Corrie, Who, and the Denial of the Gospel
I've been away. But there was a bit of media fuss about Coronation Street's Ken Barlow. It went like this: his grandson (Simon, aged about 5) had been to church at Easter and dear old Cardigan Ken was afraid that little Simon was being indoctrinated. So he sat him on his knee, spoke of Christians targetting vulnerable people, and assured him 'Some people - scientists and other clever people - don't think we need to believe in heaven.' (It's not a verbatim quote.)
That's the controversial bit: Ken attacking the Christian faith! O, calamity! But I thought it was funny - because little Simon shut him up. 'My Mummy's in heaven.' End of Ken's lecture!
No, the real attack on the faith came in Doctor Who. (I knew they should have given me the job!) The Doctor's on a London bus, eating an Easter egg, and he says (again, not verbatim) 'I love Easter. Mind you, I remember the first one. Let me tell you what really happened...'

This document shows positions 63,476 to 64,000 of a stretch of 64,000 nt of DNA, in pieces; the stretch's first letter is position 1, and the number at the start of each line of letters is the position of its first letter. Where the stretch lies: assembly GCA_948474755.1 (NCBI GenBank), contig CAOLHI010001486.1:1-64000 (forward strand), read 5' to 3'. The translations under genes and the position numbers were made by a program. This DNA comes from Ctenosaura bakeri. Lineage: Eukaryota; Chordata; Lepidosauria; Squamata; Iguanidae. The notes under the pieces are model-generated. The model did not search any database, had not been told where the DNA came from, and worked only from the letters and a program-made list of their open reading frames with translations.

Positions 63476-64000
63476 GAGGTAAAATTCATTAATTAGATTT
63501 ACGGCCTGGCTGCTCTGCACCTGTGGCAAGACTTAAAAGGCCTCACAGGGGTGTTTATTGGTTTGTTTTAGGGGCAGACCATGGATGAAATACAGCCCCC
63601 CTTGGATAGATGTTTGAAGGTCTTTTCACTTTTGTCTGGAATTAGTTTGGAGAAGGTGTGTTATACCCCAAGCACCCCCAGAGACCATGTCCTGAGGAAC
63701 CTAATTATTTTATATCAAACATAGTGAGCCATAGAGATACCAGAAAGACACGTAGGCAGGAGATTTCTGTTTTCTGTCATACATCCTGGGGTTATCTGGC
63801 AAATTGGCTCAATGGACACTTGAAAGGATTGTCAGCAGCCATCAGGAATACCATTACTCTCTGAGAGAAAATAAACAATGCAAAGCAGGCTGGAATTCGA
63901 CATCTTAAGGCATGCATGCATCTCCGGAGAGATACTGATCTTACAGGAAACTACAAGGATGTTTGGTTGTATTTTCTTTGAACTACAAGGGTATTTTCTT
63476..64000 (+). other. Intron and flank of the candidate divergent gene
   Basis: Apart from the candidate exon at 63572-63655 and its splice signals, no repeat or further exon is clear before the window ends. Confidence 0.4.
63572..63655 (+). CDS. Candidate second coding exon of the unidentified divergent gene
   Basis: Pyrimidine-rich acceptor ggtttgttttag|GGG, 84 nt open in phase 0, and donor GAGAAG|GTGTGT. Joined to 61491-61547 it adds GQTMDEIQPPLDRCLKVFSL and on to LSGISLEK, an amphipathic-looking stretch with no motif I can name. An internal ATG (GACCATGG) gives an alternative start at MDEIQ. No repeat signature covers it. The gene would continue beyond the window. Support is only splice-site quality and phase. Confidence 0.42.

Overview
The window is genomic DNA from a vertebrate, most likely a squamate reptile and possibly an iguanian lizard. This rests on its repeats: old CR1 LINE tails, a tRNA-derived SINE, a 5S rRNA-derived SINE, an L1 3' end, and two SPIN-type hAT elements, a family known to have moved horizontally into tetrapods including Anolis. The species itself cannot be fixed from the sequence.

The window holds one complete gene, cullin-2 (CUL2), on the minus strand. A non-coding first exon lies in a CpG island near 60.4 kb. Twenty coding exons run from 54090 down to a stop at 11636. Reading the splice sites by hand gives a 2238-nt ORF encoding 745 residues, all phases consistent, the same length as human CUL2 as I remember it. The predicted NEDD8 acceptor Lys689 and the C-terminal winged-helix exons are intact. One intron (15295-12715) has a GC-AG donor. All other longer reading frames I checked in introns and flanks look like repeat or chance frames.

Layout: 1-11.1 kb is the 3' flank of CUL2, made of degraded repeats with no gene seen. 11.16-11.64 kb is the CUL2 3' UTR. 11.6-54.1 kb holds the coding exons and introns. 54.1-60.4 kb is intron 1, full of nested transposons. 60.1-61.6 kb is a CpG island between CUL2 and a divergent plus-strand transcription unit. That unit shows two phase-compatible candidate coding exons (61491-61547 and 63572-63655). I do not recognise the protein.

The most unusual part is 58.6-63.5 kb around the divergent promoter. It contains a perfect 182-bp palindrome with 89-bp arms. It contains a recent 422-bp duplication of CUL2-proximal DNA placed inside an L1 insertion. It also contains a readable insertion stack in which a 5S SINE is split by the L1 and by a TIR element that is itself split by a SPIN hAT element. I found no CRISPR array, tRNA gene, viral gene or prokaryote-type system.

At that point, they're interrupted, and they never return to the conversation. But the damage has been done: a clear implication - what you think happened at Easter, didn't. That's the import of 'really' in a sentence like that.
Frankly, it'll be good when Russell T Davies has gone. Yes, I know he's done wonders at reviving a series most people had thought was gone for ever. But as one tv critic mentioned, as a campaigning gay he couldn't resist - at times - inserting his pro-gay propaganda. And like so many campaigning gays, a chance to hit at real Christianity was too good to miss.
Did I mention, they would have been better with me in the part? This is what it would have looked like.